United, informed same-day action stops head lice from circulating endlessly at home and at school.
What do you call a cheerful nit? The answer's a hop-timist. What do you call a musical nit? A humbug. And how do nits get away from it all? The joke answer is that they fly British Hairways. The truth is that neither nits nor head lice can fly. They can't even hop or jump.
Nobody likes head lice. Parents are embarrassed if their children are discovered to have them. In fact, some fathers say they would rather their children were sent home from school for fighting than for having head lice.
And some mothers are more afraid their children might pass on head lice at a sleepover than break a precious ornament.
The truth is that anybody can catch head lice, but only by close head-to-head contact, because lice can scurry quickly through dry hair from one head to another. They are just as happy in clean hair as dirty hair, just as happy in short hair as long hair. This is because they live by sucking blood from your scalp. And you can't avoid them by combing your hair all the time. It's not true (as some people say) that "if you break their legs, they won't lay eggs".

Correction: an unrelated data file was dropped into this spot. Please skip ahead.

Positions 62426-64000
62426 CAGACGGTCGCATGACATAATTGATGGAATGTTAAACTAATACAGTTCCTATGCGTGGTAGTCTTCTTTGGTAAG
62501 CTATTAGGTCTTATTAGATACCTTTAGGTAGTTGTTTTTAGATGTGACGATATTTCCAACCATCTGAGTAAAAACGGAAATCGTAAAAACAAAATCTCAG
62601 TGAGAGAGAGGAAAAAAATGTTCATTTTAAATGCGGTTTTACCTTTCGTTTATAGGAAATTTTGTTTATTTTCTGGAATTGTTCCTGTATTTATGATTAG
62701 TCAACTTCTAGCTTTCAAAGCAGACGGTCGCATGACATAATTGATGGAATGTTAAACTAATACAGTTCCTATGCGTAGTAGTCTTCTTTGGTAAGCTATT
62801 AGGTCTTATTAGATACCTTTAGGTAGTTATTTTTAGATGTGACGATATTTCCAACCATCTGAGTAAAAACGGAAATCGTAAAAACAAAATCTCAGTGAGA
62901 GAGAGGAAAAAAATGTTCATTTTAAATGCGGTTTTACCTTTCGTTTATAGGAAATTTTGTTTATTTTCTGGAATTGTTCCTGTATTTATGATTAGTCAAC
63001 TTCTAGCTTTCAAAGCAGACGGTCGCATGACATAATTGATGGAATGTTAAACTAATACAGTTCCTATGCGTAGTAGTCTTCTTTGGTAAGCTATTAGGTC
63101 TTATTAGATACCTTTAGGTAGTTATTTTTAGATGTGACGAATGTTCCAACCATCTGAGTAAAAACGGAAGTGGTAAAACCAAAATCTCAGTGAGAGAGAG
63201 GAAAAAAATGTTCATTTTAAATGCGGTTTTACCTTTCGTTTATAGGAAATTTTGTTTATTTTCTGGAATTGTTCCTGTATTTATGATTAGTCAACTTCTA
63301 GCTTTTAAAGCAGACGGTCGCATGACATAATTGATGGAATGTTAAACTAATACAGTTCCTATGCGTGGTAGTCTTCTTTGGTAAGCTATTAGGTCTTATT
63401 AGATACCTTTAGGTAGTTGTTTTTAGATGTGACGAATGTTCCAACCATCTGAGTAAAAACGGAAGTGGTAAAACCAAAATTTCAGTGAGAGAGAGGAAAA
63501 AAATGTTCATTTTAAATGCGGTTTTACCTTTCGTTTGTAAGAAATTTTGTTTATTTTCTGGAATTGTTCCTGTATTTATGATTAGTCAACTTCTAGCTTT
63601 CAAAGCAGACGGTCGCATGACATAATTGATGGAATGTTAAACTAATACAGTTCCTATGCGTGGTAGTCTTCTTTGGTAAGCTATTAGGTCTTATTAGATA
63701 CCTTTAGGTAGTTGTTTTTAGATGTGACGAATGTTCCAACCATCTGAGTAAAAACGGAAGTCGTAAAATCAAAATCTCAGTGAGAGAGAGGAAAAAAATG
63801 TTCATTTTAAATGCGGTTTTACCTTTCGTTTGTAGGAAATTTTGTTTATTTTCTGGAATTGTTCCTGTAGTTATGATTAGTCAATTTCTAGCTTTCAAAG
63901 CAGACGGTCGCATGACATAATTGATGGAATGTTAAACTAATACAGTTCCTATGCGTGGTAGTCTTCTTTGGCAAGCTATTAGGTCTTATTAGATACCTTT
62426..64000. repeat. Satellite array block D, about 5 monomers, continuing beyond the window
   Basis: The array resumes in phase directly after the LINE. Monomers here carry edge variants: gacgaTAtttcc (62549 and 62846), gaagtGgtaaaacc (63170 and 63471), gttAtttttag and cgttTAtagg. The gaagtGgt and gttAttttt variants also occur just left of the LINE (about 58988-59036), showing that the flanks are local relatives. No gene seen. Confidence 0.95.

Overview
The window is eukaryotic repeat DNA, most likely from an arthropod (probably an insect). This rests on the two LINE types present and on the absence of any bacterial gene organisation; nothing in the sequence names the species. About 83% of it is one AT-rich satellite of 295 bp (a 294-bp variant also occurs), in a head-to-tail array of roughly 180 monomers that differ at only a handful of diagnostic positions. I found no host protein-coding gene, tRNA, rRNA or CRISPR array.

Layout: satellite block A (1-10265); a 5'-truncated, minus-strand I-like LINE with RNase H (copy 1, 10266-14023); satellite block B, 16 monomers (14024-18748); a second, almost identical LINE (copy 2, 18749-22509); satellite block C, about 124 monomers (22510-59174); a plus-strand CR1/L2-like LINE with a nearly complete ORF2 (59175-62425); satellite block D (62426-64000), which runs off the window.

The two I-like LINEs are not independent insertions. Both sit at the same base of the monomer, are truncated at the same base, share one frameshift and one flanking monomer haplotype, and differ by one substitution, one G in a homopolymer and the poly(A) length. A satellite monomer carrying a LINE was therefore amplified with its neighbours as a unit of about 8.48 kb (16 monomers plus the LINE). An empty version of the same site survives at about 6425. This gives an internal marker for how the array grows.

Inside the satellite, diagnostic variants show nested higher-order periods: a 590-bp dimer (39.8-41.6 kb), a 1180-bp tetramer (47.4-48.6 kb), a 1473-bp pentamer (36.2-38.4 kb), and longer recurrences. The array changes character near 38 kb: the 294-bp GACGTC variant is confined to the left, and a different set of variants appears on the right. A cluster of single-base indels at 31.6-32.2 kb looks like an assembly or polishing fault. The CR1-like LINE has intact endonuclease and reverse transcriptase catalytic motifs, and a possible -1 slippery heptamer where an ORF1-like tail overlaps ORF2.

In former times, special nurses used to come into schools and inspect each child's hair in front of the whole class. These "nit nurses" were often nicknamed Nitty Nora. But nits are only the harmless empty eggshells of head lice. It's the lice that need to be caught and that's best done if everyone searches for them on the same day, then they don't just escape from one person (in a class or family) to the next. So that is why we have bug-busting days.
* Bug Busting Day is organised by a charity, Community Hygiene Concern, which provides a teaching pack containing a video, sample Family Bug Buster Kit, worksheets and posters at pound;28.40 (including VAT) from Manor Gardens Centre, 6-9 Manor Gardens, London N7 6LA Tel: 020 7686 4321 Email: email@example.com
* The Lice Advisory Bureau website is sponsored by the makers of a chemical treatment for head lice.
The site also offers useful fact sheets, a teachers' zone and details of a PowerPoint presentation for parents.
* October 31 will be the next Bug Busting Day.